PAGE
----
Tuesday, July 27, 2010

The Beginning of the End...:)

The DMCA is the worst law ever enacted by Congress vis a vis tech, creativity and the freedom to do whatever to a device one legally buys from any given manufacturer because...

"It criminalizes production and dissemination of technology, devices, or services intended to circumvent measures (commonly known as digital rights management or DRM) that control access to copyrighted works. It also criminalizes the act of circumventing an access control, whether or not there is actual infringement of copyright itself. In addition, the DMCA heightens the penalties for copyright infringement on the Internet. Passed on October 12, 1998 by a unanimous vote in the United States Senate and signed into law by President Bill Clinton on October 28, 1998, the DMCA amended Title 17 of the United States Code to extend the reach of copyright, while limiting the liability of the providers of on-line services for copyright infringement by their users."

With a just little bit of analysis, one can see how this "law" not only stifles innovation and dictates what one can do with hardware but it also, in reality, undermines what the DMCA is designed to do, protect copyright because it's against the law to improve the DRM tech of any hardware if the item in question already uses the DMCA law to tell buyers how the hardware is to be used. "This sentence is false." - Liar's Paradox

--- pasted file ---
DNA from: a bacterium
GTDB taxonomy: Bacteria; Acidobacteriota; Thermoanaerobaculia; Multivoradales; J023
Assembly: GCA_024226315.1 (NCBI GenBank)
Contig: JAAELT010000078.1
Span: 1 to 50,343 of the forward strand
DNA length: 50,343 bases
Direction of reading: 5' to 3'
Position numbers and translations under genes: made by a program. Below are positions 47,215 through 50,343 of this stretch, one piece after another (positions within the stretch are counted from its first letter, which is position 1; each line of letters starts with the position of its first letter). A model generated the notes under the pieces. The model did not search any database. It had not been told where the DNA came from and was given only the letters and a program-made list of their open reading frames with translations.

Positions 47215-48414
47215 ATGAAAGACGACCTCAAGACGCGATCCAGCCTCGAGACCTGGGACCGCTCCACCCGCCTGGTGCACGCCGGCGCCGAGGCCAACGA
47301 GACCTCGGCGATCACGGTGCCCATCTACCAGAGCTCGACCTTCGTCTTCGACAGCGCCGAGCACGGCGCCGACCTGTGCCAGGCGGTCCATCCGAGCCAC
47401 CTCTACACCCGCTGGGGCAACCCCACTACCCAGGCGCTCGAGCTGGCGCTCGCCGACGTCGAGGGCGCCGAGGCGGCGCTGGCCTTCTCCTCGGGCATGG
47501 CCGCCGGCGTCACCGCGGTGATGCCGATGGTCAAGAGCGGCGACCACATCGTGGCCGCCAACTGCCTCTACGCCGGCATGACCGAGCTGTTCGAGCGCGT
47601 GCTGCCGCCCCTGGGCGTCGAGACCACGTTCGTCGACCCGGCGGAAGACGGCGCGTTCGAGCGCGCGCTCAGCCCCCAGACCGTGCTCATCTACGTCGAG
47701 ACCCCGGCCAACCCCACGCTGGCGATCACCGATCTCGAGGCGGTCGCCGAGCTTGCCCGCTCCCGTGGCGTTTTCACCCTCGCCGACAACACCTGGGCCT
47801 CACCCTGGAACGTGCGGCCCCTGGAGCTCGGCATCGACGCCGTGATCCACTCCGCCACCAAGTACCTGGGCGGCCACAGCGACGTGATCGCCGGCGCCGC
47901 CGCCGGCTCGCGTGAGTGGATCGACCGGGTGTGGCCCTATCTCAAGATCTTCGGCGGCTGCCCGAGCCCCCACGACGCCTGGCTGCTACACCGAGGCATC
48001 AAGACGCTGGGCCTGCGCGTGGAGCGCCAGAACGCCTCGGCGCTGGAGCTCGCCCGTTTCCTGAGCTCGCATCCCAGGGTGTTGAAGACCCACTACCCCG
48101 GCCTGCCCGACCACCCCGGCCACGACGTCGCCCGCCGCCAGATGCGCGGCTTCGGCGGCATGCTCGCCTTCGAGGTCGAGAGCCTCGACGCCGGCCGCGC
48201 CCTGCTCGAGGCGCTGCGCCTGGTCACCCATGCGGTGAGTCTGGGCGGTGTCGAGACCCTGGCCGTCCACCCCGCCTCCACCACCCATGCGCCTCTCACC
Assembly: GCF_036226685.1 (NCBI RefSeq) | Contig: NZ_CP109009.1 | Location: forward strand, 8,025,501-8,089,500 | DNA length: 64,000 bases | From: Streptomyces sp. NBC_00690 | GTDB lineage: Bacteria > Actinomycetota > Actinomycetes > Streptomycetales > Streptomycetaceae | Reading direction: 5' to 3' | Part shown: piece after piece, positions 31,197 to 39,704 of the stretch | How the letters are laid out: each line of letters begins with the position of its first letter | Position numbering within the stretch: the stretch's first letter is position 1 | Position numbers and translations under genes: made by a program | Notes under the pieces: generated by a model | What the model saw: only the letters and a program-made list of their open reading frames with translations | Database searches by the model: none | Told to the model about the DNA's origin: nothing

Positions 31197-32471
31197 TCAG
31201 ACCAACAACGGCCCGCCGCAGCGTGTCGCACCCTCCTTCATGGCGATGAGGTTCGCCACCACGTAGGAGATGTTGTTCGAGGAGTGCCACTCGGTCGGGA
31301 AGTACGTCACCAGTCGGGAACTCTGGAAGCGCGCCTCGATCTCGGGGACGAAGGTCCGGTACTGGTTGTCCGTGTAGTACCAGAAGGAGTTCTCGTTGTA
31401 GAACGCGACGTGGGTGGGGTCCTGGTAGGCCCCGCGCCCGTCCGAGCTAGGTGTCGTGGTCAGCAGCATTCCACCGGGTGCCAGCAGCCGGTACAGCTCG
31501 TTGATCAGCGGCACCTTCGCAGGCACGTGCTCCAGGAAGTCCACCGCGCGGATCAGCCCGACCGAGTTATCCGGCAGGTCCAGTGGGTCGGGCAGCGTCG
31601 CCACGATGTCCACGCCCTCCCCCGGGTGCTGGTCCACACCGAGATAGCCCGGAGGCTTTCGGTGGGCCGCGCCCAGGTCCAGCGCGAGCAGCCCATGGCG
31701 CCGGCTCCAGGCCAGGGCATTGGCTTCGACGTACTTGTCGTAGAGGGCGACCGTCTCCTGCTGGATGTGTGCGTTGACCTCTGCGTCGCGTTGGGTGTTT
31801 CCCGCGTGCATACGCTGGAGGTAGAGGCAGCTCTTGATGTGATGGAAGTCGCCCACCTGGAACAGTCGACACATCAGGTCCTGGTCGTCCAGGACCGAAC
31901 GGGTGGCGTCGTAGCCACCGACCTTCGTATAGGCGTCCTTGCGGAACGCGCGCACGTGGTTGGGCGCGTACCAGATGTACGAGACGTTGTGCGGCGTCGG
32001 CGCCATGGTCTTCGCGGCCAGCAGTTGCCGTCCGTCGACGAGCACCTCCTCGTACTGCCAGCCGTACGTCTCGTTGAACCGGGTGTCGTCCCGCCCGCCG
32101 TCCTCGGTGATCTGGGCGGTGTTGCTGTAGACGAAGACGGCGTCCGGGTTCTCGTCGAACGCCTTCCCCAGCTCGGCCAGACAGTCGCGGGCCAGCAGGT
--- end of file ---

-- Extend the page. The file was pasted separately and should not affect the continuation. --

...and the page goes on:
"But tucked away in the DMCA is the stipulation that every three years, the Librarian of Congress, on behalf of the Library of Congress (which houses the US Copyright Office) will evaluate this infuriating legal bear trap and consider exemptions to the circumvention clause, giving you the right to blast DRM for select uses.

The Librarian has decreed a set of such exemptions, and they are a (relative) doozy. We're here to help you make sense of these dizzying acronyms, legalese, and the consequences it'll have on the way we all use technology.

What exactly is the Digital Millennium Copyright Act?

The Digital Millennium Copyright Act (or DMCA, because that's a lot to type out) is an addition to the existing Copyright Act of 1976, intended to deal with the rise of digital media and mass online proliferation. The 1976 act was, of course, never meant to deal with game changing technologies like DVDs, MP3s, and—gee golly!—modems. The ability to make a perfect digital copy of a movie or song and distribute thousands of copies online sent copyright holders (and, unfortunately, lawmakers) into a frenzy, with the DMCA being the reactionary end result. In short, the act makes bypassing DRM for your own personal or educational consumption—things that would normally be legally protected as fair use—illegal.

That sounds kind of excessive. Are there ANY exemptions?